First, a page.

it's been billed as "Twitter's missing app store" and that's the most accurate description I've heard. Launching today at 140 | Twitter Conference is the long-awaited oneforty. Founded by Laura Fitton, owner of Pistachio Consulting and author of "Twitter for Dummies," the oneforty portal aims to provide what's been missing from the social network landscape for too long -- a sensible, organized approach to finding the best Twitter applications.
"The market for Twitter apps is exploding even though it lacks a marketplace. But that makes it very hard for developers to get their work found and build a true business," Fitton said. "Serious business tools - and there are many - are a no-brainer. They save companies money. But kind of offbeat, goofy stuff that's thrived in the appstore, there's been no place to support those in Twitter. I think we're going to see even more innovation once it becomes easy to sell novelties for a buck or two."
Users can easily check out the most popular applications and sort through applications. The site makes recommendations of essential applications. Application developers can even secure featured spots, as shown below on the screenshot provided by oneforty:
The applications -- of which oneforty claims to host more than 1,300 -- are listed and tagged by type (i.e. analytics, business, financial, games) and include descriptions, links, live commentary and screen shots. Applications each also have a star rating based on user feedback and reviews. Connecting to oneforty is easy as it is directly authorized through Twitter. Application developers can go into oneforty and "claim" their apps, and monitor reviews, take donation payments, and so on, and also see how many people are using their applications.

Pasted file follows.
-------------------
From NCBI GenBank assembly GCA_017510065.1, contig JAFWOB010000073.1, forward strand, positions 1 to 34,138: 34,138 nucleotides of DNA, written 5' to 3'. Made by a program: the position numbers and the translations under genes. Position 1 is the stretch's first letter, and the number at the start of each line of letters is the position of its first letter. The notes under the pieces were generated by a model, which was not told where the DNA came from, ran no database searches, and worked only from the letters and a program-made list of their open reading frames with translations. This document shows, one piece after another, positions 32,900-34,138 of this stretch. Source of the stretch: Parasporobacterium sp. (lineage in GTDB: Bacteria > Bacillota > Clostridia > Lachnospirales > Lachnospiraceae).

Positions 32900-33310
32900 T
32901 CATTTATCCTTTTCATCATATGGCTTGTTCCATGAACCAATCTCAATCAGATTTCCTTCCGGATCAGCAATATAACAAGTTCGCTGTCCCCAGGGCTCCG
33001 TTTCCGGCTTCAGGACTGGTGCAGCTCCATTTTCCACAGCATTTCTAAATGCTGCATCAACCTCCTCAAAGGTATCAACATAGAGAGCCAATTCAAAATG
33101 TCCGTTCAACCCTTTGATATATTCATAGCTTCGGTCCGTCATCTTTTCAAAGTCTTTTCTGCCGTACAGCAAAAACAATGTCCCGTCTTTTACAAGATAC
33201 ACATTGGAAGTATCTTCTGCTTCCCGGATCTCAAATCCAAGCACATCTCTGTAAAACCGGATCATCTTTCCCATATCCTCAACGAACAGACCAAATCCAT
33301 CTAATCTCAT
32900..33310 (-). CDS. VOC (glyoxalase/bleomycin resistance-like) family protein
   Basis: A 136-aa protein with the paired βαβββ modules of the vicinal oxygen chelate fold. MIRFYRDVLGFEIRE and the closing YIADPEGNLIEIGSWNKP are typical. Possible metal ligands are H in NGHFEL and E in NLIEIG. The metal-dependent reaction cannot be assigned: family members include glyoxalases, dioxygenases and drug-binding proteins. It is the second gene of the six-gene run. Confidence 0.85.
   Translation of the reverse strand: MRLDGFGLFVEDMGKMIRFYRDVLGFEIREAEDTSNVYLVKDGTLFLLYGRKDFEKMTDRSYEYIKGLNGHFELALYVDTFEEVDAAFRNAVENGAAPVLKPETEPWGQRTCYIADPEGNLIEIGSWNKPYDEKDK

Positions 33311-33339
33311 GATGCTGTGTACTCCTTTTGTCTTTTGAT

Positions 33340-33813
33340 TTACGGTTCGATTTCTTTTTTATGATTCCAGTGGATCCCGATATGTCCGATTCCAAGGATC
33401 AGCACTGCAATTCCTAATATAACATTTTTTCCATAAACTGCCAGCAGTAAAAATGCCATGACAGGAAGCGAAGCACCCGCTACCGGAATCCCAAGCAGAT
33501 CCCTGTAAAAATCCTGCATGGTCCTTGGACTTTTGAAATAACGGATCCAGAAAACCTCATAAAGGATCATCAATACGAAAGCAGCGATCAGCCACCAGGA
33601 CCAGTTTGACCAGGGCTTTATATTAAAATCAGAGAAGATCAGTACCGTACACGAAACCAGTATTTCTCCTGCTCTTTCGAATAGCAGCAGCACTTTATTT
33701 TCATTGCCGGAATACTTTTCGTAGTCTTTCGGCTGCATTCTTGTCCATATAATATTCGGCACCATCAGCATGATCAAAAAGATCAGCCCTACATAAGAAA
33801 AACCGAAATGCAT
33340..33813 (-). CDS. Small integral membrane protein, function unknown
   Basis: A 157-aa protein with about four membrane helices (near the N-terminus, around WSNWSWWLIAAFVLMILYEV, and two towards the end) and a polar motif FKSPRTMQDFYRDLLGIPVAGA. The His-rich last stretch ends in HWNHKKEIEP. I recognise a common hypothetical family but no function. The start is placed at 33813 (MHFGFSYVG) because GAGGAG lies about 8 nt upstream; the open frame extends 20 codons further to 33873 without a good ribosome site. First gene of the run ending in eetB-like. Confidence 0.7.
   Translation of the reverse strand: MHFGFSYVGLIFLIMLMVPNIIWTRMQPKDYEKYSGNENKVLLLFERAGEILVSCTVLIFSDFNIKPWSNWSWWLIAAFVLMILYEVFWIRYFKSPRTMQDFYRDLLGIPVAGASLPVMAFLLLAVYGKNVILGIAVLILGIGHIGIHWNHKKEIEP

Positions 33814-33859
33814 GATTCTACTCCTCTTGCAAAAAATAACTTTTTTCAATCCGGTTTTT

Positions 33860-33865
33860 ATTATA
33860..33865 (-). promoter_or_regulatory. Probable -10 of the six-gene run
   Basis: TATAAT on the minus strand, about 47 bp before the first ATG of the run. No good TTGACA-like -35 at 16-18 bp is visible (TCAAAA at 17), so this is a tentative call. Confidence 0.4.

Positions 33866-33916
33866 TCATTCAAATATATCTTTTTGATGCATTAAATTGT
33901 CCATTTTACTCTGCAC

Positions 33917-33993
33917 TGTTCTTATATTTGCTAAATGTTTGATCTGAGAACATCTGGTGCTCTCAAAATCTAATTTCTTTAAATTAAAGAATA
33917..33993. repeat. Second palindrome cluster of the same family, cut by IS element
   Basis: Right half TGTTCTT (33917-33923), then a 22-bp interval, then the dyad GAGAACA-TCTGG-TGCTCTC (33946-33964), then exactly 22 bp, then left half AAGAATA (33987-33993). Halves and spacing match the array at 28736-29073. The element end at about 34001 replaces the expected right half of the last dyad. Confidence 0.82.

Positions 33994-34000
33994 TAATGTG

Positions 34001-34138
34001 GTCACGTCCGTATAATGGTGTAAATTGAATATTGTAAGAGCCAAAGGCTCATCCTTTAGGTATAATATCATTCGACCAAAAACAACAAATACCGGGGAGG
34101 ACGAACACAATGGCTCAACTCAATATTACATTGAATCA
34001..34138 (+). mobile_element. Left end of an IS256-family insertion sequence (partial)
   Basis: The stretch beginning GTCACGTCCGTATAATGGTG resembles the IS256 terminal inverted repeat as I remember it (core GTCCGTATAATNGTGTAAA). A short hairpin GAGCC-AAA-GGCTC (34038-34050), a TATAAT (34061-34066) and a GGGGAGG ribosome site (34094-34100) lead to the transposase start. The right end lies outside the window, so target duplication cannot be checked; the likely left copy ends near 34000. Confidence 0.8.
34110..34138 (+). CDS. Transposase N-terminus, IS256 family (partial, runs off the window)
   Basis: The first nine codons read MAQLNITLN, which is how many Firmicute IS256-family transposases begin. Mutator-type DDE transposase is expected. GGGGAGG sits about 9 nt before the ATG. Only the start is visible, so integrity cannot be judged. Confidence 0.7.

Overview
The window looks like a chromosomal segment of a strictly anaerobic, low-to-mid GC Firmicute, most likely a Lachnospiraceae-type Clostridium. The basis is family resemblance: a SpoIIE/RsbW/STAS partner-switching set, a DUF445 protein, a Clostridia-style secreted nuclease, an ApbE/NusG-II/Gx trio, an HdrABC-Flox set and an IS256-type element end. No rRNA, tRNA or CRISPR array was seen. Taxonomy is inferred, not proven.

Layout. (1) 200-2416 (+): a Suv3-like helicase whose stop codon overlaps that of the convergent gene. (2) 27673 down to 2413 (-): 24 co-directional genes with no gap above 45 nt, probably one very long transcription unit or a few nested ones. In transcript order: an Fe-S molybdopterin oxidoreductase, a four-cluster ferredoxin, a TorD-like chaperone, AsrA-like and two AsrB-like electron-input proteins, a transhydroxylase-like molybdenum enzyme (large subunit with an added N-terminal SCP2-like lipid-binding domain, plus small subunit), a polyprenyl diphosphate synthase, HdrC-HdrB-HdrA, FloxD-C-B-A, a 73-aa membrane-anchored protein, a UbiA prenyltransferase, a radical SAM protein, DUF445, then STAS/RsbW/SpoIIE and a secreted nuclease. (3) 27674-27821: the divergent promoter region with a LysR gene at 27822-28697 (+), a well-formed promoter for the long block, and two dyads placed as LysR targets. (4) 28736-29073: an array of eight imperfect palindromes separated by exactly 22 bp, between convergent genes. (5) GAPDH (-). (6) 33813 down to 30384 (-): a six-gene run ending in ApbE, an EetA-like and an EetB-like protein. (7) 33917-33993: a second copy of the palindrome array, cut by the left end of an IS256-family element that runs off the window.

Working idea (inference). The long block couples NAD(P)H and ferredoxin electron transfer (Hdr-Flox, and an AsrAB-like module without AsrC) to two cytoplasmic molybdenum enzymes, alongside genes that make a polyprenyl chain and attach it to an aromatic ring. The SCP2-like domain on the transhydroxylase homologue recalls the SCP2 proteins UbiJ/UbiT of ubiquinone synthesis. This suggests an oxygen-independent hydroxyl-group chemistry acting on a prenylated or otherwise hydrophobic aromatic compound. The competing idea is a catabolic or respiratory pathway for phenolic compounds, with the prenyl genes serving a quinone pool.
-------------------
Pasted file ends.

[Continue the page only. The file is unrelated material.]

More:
Users can go in and pick which applications they are using and write reviews on those applications. They can either use the tag or the search option to determine which applications fit their interests. I was fortunate enough to be among the earlier users of oneforty and had a chance to review and rate all of the applications I either use or try -- roughly 15. I was actually surprised to realize how many applications I currently use to manage my Twitter experience, thus further proving the need for such a service. A screen shot to my personal profile:
If you're a Twitter application developer you should immediately go in and claim your application. If you're a user, share this site with your friends so they can find new Twitter apps and provide a service to other users by contributing feedback.
"The Twitter community needs an open, thriving marketplace to support innovation because developers need a thriving marketplace to support innovation," Fitton added.